Situation: Like many other healthcare organizations, Cincinnati Children’s Hospital Medical Center (CCHMC) faced a skills gap among its administrative staff. This large group of almost 850 employees includes admin assistants, customer service representatives, program coordinators, schedulers and access service representatives. The requirements and skills necessary to be a successful in an administrative role had changed over the last several years, while the talent and career development for these staff lagged behind.
At the same time, the hospital faced a shortage of external candidates resulting in constant vacancies. Adding to the challenge, on a more global scale in the healthcare industry, was that the title administrative assistant no longer reflected the skills and abilities of the professional, nor did it necessarily match the requirements of individual units within a healthcare system.
CCHMC, recognized not only as one of the “Best Places to Work” in Cincinnati for many years, but as the third in the nation for Pediatric Hospitals by US News and World Report, was facing a talent shortage— one that if not addressed, could have a significant impact on operations, employee engagement and patient satisfaction. CCHMC made a strategic decision to implement a career ladder program to improve employee versatility, and ultimately patient care.
Solution: In order to assess the career development needs among its administrative staff, CCHMC conducted a Morehead Employee Survey in 2012. The survey found that a significant number of administrative assistants wanted more support with career development and advancement opportunities.
This feedback further supported CCHMC’s overall staffing needs, prompting management to offer a tool and career coaching resource to assist administrative staff with career development and advancement. CCHMC was already successfully partnering with Catalyst Learning on School at Work® and so they decided to integrate CareerCare® to meet the Admin staff’s career management needs.
“Career development within a healthcare setting requires a variety of tools available to fit the unique needs of the various employees including their work schedules, family situations and educational goals,” said Beth Smith, BSN, employment support specialist for CCHMC. “School at Work and CareerCare provide the flexibility and scope to be able to identify the specific needs of the employee and select the appropriate tool which best meet the needs.”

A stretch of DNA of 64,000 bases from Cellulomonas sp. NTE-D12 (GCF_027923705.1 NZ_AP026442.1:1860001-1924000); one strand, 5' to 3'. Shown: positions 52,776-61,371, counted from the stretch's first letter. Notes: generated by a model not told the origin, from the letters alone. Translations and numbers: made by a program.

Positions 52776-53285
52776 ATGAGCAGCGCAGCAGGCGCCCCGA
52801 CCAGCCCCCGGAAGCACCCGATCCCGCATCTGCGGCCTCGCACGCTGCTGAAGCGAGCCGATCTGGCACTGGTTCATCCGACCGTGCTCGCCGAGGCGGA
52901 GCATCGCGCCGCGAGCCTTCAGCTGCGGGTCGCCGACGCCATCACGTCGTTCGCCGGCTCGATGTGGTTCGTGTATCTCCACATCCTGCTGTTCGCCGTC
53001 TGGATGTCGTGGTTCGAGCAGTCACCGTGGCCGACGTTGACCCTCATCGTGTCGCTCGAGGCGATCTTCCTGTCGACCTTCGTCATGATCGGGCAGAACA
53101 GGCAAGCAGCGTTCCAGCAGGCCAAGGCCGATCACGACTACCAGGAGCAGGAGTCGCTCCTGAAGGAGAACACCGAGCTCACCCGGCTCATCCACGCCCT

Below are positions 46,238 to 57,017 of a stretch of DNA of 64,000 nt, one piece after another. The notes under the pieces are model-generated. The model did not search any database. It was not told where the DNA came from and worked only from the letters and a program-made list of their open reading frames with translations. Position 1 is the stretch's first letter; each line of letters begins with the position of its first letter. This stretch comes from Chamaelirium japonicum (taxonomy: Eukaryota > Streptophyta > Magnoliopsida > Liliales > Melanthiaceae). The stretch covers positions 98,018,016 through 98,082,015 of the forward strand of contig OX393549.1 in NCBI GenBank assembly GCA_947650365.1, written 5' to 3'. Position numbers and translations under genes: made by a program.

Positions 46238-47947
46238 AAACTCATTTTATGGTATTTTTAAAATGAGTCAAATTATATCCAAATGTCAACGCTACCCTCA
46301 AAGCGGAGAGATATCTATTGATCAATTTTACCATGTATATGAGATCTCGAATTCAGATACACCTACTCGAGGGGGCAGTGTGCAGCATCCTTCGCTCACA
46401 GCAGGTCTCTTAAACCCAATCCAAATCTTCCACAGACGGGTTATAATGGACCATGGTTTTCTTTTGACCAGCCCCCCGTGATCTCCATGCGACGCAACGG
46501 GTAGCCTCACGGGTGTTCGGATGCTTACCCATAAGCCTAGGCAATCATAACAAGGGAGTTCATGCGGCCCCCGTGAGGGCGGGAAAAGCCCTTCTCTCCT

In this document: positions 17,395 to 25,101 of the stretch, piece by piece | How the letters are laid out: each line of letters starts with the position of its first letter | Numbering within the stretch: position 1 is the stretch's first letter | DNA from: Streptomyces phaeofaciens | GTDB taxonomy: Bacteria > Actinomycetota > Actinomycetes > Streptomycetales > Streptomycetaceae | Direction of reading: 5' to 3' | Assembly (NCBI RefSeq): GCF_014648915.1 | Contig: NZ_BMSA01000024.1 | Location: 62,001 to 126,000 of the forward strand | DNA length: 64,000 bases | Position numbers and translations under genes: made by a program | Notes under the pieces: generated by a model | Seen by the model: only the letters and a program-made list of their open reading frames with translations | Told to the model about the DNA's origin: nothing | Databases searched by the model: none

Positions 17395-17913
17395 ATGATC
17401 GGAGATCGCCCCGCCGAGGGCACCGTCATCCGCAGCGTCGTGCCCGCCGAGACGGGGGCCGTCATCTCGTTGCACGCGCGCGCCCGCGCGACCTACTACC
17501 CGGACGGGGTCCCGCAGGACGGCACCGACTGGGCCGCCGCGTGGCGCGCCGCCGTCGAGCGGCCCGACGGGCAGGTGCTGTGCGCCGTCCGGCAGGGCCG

CareerCare quickly became one of CCHMC’s primary tools for career development of its administrative staff, using the program in conjunction with personal career coaching and academic advising.To publicize the new service, management met with the leadership of the Administrative Assistant professional organization (C-CAP) within CCHMC to explain the new career development focus. In turn, that organization invited senior leadership and the career coach to present at their monthly membership meeting to recruit candidates to participate in the self-directed CareerCare project with career coaching.
Management continues to value CareerCare’s web-based approach because it provides flexibility for employees with different schedules, goals and educational backgrounds. Moreover, CareerCare allows employees to have a structured tool to use at their own pace to assess current skills, explore educational options, realize obstacles to achieving goals, and develop a realistic plan.
Results: Based on the reviews from the program’s participants, providing career development tools like CareerCare is essential to driving employment engagement. Elizabeth, an Administrative Assistant at CCHMC said, “I was able to complete the tool, and I found it very useful to help me identify my goals and then set my SMART goals. I have been successful in achieving a new position (one of my top goals) in Sponsored Programs-Accounting and will begin my new job as a grant accountant.”
Melinda, also an administrative assistant, voiced her support for the program as well. “I am thankful for the opportunity to be a part of CareerCare,” she said. “From my experience, it helps a lot when you are looking for direction in your career and you’re not exactly sure which way you should go.”
Cincinnati Children’s Hospital Medical Center is the third best children’s hospital in the U.S., according to Parents magazine. CCHMC was also inducted into the Cincinnati Business Courier’s “Best Places to Work Hall of Fame” after making the annual list for several consecutive years.
For more information on CareerCare, please email Brittany Gearhart at email@example.com or visit the CareerCare product page.
Timmicia Ward has worked hard to transform herself into a role model who exemplifies the standards of her organization. Through the School at Work program, she actively supported her classmates and worked diligently to improve her scores – impressing her managers with an increasingly positive and can-do attitude. The hard work paid off. Timmicia graduated from SAW with honors and immediately sought opportunities to expand her professional portfolio. Soon after, she won a scholarship to defray college expenses and is currently earning a bachelor’s degree in healthcare administration while carrying a 4.0 GPA. Timmicia was also nominated to attend a six-month leadership development program so that she graduated with an additional certificate for exceeding expectations.
Timmicia was recently promoted to a lead specialist position. She has not only increased her knowledge, but also has transformed herself into the forward-thinking, goal-oriented, positive person she is today. She’s an amazing example of a “Dream Achiever.”
"Dream Achievers!" awards recognize professional and personal accomplishments in the health care industry. The awards are part of a nationwide contest sponsored by Catalyst Learning. Catalyst Learning is a leader in healthcare workforce development with an emphasis on strengthening the front-line workers employed in entry- and mid-level positions.